Singapore

Racial, social identity issues will continue to be a challenge

Issues arising from racial and social identities will continue to be a challenge societies have to contend with in the years ahead, and how they should best be dealt with will remain a question that has no simple solution, said panellists at a forum on identities and cohesion yesterday.

One key question is where the dividing lines between state, religion and politics should be drawn, said Non-Resident Ambassador Mohammad Alami Musa, who heads the studies in inter-religious relations in plural societies programme at the S. Rajaratnam School of International Studies.

There could be tensions surrounding the question of how much people who have no religious affiliations can or should weigh in on issues in the public sphere, he told a virtual dialogue at the Singapore Perspectives conference organised by the Institute of Policy Studies.

"People of no religion... are going to (want to) have a seat at the table, because they believe that even without religion...(they) have the wisdom and this moral sensibility to contribute to public reason and morality," said Mr Alami.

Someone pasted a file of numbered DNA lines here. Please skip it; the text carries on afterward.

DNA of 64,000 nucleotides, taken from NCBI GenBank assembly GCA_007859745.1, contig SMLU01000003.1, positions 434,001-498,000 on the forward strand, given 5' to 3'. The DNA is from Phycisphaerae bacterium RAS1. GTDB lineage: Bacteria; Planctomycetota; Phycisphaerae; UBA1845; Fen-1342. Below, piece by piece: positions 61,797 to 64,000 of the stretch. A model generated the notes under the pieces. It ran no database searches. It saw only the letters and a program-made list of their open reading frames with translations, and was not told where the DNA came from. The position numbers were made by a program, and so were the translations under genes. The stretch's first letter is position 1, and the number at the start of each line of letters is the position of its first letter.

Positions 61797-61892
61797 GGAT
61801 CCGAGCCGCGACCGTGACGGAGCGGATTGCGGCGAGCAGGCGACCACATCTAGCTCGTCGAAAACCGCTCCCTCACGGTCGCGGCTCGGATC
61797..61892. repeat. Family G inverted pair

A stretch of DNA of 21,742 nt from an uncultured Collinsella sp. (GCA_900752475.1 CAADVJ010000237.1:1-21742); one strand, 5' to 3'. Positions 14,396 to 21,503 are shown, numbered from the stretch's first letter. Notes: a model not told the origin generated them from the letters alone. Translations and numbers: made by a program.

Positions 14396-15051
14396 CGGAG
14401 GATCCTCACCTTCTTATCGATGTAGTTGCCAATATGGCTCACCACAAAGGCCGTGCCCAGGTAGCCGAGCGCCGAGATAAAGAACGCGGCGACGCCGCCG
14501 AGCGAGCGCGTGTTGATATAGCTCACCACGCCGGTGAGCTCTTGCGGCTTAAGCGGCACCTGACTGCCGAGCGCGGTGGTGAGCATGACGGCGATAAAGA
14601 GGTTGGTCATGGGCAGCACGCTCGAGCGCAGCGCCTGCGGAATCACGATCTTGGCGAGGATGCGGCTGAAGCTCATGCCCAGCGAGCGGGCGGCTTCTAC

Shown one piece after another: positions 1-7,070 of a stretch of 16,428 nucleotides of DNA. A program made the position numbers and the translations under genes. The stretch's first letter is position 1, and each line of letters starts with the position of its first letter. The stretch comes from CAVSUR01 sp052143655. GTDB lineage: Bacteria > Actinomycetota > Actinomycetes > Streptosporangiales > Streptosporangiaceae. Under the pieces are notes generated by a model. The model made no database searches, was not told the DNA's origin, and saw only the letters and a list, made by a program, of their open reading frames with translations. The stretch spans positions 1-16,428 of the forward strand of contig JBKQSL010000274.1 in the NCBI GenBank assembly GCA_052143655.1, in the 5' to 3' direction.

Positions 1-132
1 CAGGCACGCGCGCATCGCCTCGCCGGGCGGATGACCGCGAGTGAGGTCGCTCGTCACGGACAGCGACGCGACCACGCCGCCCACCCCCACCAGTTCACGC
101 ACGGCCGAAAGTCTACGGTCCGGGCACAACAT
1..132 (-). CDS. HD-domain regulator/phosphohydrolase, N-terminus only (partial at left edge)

There are also growing forces and trends that society has to contend with, including sub- groups seeking greater recognition from the state on issues like sexuality, youth who are paying more attention to social justice, as well as the rise of populism, xenophobia and economic nationalism, he added at the dialogue moderated by IPS' senior research fellow Mathew Mathews.

Professor Joel Kotkin, a presidential fellow in urban futures at Chapman University in the US, said the US has much to learn from Singapore.

"There are things you've done in Singapore that would be unconstitutional for us to do in the US," he said, pointing to interventionist policies like the Ethnic Integration Policy, which specifies the proportion of units in a Housing Board block and precinct that can be owned by a racial group to ensure a balanced mix.

"We're in a very different situation, but there's a lot we can learn from."

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